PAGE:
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GMO Fight: Judge Rejects Request by Moms for Labeling to Impound No on 522 Campaign Funds

For related articles and more information, please visit OCA's Genetic Engineering page, Millions Against Monsanto page and our USDA Watch page.

 A Thurston County judge rejected a request by the Moms for Labeling group Wednesday to freeze $3.5 million still unspent by the No on 522 campaign committee. The committee is trying to defeat Initiative 522, which would require labels on packages of genetically engineered foods and seed stock sold in Washington.

Superior Court Judge Chris Wickham said he did not know how he'd rule if the case went to trial and that there was not a clear enough case the Moms group had legal standing to seek the restraining order. At issue is the legality of spending $7.2 million that the Grocery Manufacturers Association gave to NO on 522 - money it solicited from food companies without first registering as a political committee, which Washington law requires.

GMA agreed to register as a PAC and identify donors last week after Attorney General Bob Ferguson filed suit alleging it broke state law in raising the funds.

Wickham also said "the issues that are raised in this case are significant and they are not clear cut. They are quite complicated." Wickham said he also agreed with the Moms group that time was key and that their interest in winning labeling laws for genetically engineered foods could be damaged.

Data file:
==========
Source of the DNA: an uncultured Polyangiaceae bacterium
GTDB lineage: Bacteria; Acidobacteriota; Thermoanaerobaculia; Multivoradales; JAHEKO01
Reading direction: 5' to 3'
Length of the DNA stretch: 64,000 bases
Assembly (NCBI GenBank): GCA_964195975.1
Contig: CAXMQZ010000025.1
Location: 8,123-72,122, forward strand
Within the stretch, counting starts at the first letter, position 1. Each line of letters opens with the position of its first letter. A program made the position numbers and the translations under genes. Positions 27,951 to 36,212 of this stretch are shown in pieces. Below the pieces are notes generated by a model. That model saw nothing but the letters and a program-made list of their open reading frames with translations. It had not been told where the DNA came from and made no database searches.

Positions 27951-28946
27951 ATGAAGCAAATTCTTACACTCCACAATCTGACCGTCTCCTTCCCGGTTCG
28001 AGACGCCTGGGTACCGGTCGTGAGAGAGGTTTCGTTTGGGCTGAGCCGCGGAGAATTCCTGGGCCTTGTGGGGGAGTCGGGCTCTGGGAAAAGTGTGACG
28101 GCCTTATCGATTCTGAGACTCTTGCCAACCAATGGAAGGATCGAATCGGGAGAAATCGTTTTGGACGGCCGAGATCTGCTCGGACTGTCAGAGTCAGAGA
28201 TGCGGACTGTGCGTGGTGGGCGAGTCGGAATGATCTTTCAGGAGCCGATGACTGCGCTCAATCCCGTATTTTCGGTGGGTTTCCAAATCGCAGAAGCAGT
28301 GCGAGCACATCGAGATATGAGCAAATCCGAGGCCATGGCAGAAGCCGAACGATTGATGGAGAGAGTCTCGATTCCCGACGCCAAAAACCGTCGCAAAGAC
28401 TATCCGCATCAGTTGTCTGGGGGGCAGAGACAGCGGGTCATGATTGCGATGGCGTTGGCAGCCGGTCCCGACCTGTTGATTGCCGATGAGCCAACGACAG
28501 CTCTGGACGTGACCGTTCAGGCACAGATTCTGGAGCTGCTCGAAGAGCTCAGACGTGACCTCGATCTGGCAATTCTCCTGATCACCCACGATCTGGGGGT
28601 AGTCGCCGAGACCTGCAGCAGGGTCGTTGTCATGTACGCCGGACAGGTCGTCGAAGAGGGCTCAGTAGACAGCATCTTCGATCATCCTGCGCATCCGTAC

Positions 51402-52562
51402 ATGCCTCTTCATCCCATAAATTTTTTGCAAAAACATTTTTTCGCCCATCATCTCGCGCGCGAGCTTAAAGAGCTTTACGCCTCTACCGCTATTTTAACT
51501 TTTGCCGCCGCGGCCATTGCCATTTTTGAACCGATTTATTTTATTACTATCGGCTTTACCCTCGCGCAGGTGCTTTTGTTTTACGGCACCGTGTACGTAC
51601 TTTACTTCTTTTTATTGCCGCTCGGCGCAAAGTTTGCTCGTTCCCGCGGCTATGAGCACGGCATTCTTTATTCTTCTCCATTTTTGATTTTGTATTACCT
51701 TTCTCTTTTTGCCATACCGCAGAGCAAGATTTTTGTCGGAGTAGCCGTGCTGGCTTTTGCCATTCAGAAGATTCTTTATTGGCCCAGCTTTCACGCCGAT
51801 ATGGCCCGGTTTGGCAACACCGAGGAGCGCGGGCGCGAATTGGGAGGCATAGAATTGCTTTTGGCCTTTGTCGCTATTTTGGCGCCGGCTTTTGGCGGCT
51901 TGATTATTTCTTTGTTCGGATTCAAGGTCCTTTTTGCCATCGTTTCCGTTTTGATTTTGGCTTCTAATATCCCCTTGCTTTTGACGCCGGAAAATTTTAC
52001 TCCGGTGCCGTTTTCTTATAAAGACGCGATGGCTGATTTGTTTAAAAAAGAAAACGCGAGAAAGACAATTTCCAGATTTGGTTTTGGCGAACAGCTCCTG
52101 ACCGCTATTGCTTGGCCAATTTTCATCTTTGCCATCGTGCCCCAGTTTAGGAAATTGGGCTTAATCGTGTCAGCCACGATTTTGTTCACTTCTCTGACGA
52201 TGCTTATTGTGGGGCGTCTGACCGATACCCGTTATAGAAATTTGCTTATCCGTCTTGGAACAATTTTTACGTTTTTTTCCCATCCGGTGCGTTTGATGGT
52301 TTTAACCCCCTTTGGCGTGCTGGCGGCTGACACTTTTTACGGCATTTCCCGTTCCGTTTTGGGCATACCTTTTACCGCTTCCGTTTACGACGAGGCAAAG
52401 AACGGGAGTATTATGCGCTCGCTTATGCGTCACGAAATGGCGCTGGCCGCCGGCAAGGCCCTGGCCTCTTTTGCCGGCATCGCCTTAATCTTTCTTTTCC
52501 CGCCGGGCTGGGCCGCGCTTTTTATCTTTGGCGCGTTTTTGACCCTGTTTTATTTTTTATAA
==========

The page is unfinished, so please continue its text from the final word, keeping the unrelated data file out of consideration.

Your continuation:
Recent polling shows the race tightened dramatically over the past month as the No on 522 has spent heavily on television ads in a campaign that is already one of the most expensive ballot fights in state history.

"They have swung the race 40 points already and the race is too close to call. The No on 522 and GMA are on the verge of stealing this election," Moms' lawyer Knoll Lowney told the court. Lowney said he understood "this is an unprecedented request in this state'' to freeze the campaign funding, but he said the law lets a judge set aside an election result as well as to freeze accounts..

Attorney Michele Radosevich, representing No on 522, said the anti-labeling campaign had not done wrong itself and had no control over its donors - in this case the Grocery Manufacturers. Radosevich said that any action to restrain the campaign's spending this late in the campaign would be an unfair and an unconstitutional "prior restraint" of speech.     
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